11 Facts About Eastern Christian


Major Eastern Christian bodies include the Eastern Orthodox Church and the Oriental Orthodox Churches, along with those groups descended from the historic Church of the East, as well as the Eastern Catholic Churches, and the Eastern Protestant churches.

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The various Eastern churches do not normally refer to themselves as "Eastern", with the exception of the Assyrian Church of the East and the Ancient Church of the East.

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Historically, after the loss of the Levant to the Sunni Caliphate, the term Eastern Christian Church was used for the Greek Church centred in Byzantium, in contrast with the Latin Church, centered on Rome, which uses the Latin liturgical rites.

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Some Eastern churches have more in common historically and theologically with Western Christianity than with one another.

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Eastern Christian churches utilise several liturgical rites: the Alexandrian Rite, the Armenian Rite, the Byzantine Rite, the East Syriac Rite, and the West Syriac Rite.

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Eastern Orthodox Christianity identifies itself as the original Christian church founded by Christ and the Apostles, and traces its lineage back to the early Church through the process of apostolic succession and unchanged theology and practice.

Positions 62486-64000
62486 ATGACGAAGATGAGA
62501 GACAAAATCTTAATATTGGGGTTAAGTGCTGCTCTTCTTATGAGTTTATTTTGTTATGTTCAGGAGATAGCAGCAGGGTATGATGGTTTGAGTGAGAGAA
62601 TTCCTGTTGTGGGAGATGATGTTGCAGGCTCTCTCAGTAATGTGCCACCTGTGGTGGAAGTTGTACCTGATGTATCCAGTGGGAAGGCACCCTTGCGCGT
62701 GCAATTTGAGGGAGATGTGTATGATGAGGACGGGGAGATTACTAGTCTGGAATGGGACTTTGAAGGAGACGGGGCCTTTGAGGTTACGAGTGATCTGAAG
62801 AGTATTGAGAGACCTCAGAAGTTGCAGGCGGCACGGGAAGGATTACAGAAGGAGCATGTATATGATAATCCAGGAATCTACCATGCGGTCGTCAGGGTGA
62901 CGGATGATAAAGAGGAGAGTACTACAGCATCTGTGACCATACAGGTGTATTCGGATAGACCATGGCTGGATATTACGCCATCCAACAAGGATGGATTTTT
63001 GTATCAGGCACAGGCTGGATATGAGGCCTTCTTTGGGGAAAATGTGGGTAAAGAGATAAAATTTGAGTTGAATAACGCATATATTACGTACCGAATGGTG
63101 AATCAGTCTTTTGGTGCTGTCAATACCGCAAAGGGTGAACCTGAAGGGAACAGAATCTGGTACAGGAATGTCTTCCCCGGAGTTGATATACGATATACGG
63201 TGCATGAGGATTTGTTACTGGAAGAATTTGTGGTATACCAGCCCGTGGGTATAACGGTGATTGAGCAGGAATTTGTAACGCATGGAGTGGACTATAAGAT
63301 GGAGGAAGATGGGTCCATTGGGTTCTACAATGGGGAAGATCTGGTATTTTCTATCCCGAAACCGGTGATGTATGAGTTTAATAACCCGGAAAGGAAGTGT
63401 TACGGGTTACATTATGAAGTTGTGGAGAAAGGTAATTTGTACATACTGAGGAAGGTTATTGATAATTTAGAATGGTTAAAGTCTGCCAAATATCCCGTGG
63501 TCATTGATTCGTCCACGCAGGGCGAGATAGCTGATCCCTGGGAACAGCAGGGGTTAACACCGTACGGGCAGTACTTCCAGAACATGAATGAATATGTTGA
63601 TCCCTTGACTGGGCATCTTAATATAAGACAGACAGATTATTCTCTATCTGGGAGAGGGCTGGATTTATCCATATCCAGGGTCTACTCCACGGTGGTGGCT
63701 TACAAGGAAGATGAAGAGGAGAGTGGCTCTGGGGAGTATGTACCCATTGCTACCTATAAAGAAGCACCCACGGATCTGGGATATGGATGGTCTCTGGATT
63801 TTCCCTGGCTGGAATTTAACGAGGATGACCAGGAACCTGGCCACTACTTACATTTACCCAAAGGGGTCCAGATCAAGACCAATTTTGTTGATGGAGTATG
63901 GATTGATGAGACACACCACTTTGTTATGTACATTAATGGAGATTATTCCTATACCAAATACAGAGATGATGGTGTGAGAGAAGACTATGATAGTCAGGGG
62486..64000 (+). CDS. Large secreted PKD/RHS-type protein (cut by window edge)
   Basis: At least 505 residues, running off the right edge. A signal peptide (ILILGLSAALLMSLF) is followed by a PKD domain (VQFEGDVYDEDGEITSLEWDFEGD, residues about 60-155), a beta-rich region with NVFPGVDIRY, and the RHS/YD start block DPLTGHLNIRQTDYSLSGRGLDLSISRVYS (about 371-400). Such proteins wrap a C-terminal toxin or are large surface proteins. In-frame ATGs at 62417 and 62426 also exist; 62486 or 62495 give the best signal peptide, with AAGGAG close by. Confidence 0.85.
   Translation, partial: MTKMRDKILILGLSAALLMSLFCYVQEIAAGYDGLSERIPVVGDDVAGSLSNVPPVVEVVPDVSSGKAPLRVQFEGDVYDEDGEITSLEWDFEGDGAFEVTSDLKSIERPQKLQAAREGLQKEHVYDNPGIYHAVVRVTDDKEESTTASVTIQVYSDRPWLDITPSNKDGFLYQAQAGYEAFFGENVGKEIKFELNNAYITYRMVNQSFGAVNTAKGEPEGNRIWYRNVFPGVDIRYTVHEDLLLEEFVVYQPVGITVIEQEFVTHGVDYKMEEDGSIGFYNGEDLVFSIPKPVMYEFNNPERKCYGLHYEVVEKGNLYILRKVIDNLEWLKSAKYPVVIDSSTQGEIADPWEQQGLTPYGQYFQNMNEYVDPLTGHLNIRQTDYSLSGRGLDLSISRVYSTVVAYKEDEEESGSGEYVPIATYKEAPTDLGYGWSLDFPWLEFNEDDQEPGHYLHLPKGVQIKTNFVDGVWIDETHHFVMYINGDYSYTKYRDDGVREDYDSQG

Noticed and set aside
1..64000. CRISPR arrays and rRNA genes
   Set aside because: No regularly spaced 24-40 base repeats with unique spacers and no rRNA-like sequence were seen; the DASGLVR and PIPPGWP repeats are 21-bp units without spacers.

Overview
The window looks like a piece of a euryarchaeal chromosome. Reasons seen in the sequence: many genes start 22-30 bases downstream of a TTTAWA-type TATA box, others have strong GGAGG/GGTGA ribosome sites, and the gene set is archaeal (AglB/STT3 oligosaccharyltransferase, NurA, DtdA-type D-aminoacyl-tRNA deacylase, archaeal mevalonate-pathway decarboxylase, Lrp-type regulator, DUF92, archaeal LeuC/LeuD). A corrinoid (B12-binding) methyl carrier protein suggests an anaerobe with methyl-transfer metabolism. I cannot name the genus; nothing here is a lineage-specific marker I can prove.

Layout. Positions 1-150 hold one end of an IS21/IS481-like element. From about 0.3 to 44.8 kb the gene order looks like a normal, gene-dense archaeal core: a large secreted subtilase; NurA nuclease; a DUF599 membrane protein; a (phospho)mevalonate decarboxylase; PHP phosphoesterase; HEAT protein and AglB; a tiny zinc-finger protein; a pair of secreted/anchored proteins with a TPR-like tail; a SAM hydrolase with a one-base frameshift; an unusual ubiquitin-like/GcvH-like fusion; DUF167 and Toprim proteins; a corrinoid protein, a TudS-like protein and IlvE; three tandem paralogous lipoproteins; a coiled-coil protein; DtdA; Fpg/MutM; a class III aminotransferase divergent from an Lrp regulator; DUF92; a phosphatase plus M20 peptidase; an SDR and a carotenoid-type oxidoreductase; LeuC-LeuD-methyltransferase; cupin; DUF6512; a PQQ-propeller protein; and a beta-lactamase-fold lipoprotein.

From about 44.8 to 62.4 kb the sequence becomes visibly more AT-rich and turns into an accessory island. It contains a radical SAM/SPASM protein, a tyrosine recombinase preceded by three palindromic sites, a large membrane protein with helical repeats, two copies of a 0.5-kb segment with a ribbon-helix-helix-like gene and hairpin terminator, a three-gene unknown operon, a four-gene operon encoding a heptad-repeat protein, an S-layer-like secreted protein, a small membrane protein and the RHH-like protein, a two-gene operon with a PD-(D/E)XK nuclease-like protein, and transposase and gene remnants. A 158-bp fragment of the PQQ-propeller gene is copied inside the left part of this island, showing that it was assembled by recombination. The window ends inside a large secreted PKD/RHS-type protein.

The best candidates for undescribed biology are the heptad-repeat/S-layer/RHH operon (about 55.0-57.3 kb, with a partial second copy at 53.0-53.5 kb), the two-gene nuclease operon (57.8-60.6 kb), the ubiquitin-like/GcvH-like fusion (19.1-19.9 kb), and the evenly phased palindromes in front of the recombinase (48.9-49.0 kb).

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Eastern Christian Orthodoxy is thus made up of fourteen or sixteen autocephalous bodies.

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All Eastern Christian Orthodox are united in doctrinal agreement with each other, though a few are not in communion at present, for non-doctrinal reasons.

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The Eastern Christian Orthodox reject the Filioque clause as contrast to Catholics.

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Originally the only Eastern Christian church recognized by Zoroastrian-led Sassanid Persia, the Church of the East declared itself independent of other churches in 424 and over the next century became affiliated with Nestorianism, a Christological doctrine advanced by Nestorius, Patriarch of Constantinople from 428 to 431, which had been declared heretical in the Roman Empire.

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Under the rule of Khusraw I, refuge was granted to Greek Nestorian Eastern Christian philosophers including the scholars of the Persian School of Edessa, called the Academy of Athens, a Eastern Christian theological and medical university.

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